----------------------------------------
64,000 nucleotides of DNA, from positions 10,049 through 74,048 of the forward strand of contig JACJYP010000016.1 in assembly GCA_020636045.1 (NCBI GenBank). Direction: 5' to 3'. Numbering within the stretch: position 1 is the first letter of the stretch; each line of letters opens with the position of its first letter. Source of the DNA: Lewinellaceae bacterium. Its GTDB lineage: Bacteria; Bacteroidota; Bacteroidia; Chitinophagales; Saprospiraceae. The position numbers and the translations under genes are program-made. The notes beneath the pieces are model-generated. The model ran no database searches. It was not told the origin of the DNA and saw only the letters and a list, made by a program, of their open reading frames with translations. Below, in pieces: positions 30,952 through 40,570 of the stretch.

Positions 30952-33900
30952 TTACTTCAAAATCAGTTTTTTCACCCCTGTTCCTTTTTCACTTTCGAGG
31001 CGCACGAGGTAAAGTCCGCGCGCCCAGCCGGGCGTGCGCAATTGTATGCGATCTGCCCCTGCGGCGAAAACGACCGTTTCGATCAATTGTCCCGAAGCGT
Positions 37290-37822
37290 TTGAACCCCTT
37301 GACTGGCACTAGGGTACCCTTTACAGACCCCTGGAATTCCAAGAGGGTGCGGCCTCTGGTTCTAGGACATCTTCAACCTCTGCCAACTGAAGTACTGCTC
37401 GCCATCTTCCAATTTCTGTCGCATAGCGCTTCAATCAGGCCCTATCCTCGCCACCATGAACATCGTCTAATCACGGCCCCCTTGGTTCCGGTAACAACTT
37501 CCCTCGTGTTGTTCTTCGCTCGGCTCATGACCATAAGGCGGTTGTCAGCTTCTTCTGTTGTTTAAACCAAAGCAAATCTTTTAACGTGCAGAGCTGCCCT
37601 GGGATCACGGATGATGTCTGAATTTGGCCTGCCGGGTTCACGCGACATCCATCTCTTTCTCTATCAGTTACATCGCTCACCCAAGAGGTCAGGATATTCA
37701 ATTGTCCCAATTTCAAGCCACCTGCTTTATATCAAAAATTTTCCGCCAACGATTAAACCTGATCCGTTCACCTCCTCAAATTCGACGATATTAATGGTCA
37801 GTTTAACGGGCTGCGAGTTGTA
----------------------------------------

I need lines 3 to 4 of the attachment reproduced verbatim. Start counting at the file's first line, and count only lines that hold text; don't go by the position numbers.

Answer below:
30952 TTACTTCAAAATCAGTTTTTTCACCCCTGTTCCTTTTTCACTTTCGAGG
31001 CGCACGAGGTAAAGTCCGCGCGCCCAGCCGGGCGTGCGCAATTGTATGCGATCTGCCCCTGCGGCGAAAACGACCGTTTCGATCAATTGTCCCGAAGCGT